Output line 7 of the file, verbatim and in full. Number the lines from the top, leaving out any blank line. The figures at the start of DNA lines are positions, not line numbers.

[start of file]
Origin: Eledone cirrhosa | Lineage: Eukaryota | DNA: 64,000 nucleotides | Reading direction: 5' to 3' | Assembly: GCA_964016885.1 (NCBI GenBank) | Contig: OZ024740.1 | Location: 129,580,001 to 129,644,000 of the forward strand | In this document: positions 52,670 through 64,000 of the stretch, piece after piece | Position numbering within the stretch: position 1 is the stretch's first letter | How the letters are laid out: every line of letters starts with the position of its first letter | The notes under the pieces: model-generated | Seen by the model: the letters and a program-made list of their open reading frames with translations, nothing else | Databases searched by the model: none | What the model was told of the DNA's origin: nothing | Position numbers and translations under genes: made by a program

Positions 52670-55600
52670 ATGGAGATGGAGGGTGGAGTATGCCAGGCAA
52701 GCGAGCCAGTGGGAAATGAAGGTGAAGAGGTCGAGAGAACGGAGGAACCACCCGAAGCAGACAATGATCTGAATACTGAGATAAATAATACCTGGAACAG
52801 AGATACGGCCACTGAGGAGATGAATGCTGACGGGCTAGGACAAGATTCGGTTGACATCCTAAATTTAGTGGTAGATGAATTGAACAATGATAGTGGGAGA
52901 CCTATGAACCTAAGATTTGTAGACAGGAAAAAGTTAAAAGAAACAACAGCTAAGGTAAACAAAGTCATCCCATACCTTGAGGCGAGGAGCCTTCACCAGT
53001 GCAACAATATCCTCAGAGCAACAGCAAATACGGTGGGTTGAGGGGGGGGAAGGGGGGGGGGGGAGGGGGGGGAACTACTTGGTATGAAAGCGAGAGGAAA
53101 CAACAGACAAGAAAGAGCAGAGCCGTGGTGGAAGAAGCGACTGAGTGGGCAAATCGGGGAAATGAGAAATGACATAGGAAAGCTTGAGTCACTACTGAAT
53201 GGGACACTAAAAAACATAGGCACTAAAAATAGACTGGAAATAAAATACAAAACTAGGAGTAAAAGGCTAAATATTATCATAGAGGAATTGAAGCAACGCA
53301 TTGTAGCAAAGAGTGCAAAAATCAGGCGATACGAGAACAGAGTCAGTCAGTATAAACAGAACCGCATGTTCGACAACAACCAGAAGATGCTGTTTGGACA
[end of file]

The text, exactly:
53001 GCAACAATATCCTCAGAGCAACAGCAAATACGGTGGGTTGAGGGGGGGGAAGGGGGGGGGGGGAGGGGGGGGAACTACTTGGTATGAAAGCGAGAGGAAA